Working with a well-resourced litigation funder can have substantial strategic benefits and change the dynamics of a dispute. Unfunded plaintiffs may be more likely to feel financial pressure to accept a lower settlement offer, whereas funded plaintiffs can litigate with the confidence that they are positioned to do what it takes to achieve the best result. Further, although a funder’s involvement is usually confidential, the disclosure of the involvement of a sophisticated professional funder like Woodsford sends a powerful message to tribunals and defendants—an objective third party with substantial expertise in disputes chose to risk its own non-recourse capital based on the merits of the case. This fact could motivate otherwise uncompromising defendants to offer a meaningful settlement.
8. Receive Support from Start to Finish
Litigation funders can continue offering support to in-house legal departments throughout the litigation lifecycle. As noted above, reputable funders will remain passive investors, with companies retaining control and decision-making authority over their claims. That said, funders like Woodsford have in-house legal experts with deep and specialized experience who are ready and willing to provide an extra layer of review and advice throughout the litigation, from determining the ideal jurisdiction in which to file the complaint through the final resolution of the dispute and collection of the judgment.
Budget cuts and proliferating workloads threaten the status quo for many in-house legal departments. Those subject to these threats—as well as those unaffected by them—may regard affirmative litigation as too lengthy, risky, and costly to pursue. And yet, affirmative litigation has the power to strengthen and enrich the company.
It may be time to innovate with new tools. Litigation finance is one such tool. It allows companies to exploit the financial value of affirmative litigation at no cost and no risk and with their preferred lawyers. As discussed above, it gives in-house legal departments an opportunity to overcome operational challenges, shift perceptions about their value, and generate returns for their companies.
Woodsford is a leading global litigation funder. We offer flexible and innovative financing and are happy to explore whether structured, non-recourse funding could benefit your company.
About the author
Alex Lempiner is Executive Vice President, General Counsel and Secretary for Woodsford US. In this role, Alex oversees the corporate and legal matters affecting the Company in the United States. Leveraging more than 20 years of legal and industry experience, Alex is a strategic partner who is passionate about litigation funding and levelling the playing field to offer access to justice for those who need it most.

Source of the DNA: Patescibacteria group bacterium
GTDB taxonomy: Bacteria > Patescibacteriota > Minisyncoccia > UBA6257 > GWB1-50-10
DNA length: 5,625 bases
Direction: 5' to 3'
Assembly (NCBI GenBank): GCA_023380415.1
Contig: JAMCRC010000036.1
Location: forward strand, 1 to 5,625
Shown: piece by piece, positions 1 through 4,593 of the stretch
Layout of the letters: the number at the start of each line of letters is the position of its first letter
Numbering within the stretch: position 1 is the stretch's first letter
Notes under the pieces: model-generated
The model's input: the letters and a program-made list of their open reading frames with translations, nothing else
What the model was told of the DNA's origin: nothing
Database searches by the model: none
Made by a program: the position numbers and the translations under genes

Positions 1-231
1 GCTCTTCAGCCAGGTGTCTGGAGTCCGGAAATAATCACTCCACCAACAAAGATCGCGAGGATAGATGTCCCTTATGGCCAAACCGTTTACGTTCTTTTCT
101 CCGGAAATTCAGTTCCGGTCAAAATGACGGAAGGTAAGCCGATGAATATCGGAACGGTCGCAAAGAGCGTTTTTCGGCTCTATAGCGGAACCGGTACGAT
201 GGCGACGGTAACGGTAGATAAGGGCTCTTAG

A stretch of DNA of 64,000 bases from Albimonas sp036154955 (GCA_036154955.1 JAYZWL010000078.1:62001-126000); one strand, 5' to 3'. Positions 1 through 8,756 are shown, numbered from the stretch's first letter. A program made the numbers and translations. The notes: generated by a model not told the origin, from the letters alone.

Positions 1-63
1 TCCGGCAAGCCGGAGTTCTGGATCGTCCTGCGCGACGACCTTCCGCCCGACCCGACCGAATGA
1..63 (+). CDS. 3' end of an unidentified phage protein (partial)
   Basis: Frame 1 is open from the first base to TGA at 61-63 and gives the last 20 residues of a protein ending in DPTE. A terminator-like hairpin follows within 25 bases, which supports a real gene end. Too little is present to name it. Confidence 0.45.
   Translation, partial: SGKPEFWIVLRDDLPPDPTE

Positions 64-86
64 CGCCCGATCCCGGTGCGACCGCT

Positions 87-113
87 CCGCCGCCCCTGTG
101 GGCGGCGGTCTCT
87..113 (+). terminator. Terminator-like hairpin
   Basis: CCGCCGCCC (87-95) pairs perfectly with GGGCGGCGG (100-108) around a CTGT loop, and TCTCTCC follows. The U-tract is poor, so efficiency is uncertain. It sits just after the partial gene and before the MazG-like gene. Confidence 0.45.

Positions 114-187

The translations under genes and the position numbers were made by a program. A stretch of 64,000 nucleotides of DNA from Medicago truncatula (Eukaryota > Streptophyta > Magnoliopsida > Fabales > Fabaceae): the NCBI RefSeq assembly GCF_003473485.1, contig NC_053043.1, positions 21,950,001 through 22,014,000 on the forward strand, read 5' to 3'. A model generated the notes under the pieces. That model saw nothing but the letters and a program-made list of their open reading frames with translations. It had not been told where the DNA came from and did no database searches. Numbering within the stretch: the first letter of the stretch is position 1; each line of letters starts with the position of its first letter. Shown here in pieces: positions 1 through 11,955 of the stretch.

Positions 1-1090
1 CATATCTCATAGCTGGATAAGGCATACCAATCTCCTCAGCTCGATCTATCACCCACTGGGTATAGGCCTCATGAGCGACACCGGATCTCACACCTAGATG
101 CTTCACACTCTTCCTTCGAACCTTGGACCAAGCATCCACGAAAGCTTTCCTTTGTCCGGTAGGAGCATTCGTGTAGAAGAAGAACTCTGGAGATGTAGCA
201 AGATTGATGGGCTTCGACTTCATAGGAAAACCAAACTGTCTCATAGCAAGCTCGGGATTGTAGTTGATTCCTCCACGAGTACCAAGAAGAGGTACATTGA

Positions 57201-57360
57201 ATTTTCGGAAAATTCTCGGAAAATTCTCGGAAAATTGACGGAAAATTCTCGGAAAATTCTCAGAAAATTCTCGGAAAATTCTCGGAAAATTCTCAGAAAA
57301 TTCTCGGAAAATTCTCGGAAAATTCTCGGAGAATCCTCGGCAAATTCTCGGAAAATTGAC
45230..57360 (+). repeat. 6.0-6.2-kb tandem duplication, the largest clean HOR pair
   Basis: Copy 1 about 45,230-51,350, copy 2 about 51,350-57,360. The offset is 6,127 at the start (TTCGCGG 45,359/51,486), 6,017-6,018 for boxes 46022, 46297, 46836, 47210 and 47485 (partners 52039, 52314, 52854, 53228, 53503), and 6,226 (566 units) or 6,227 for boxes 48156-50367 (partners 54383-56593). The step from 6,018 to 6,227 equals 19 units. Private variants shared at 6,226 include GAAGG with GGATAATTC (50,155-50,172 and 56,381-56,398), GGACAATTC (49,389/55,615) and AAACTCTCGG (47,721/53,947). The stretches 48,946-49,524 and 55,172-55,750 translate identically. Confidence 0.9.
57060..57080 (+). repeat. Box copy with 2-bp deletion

Alex began his legal career in the Global Corporate Finance Group of the international law firm, Milbank LLP, in its New York office. During his 6 years at Milbank, Alex represented administrative agents, lenders and borrowers in a wide range of syndicated financings and capital markets transactions.
Alex left Milbank to join Coventry First, LLC, where, as the company’s first in-house lawyer, he helped to grow Coventry into the undisputable leader in the life settlement market. As Senior Vice President and the Chief Compliance Officer, Alex managed all operational matters, implemented company-wide processes to ensure regulatory compliance and structured, drafted and negotiated credit facilities for various life insurance products.
After 12 years with Coventry, Alex decided to join Rembrandt IP Management, LLC, a Philadelphia-based investment firm, to help the company build its litigation funding operations. As Corporate Counsel and Secretary, Alex had responsibility for all corporate governance and legal matters and drafted and negotiated all of the company’s transaction documents while coordinating investment diligence and voting on the final investment decisions.
Alex obtained his Bachelor of Arts in Pre-Law from The Pennsylvania State University where he was admitted into the Phi Beta Kappa Honor Society and his Juris Doctorate from New York University School of Law. He is licensed to practice law in New York and Pennsylvania.
Alex is available at firstname.lastname@example.org and (+1) 267-467-4082.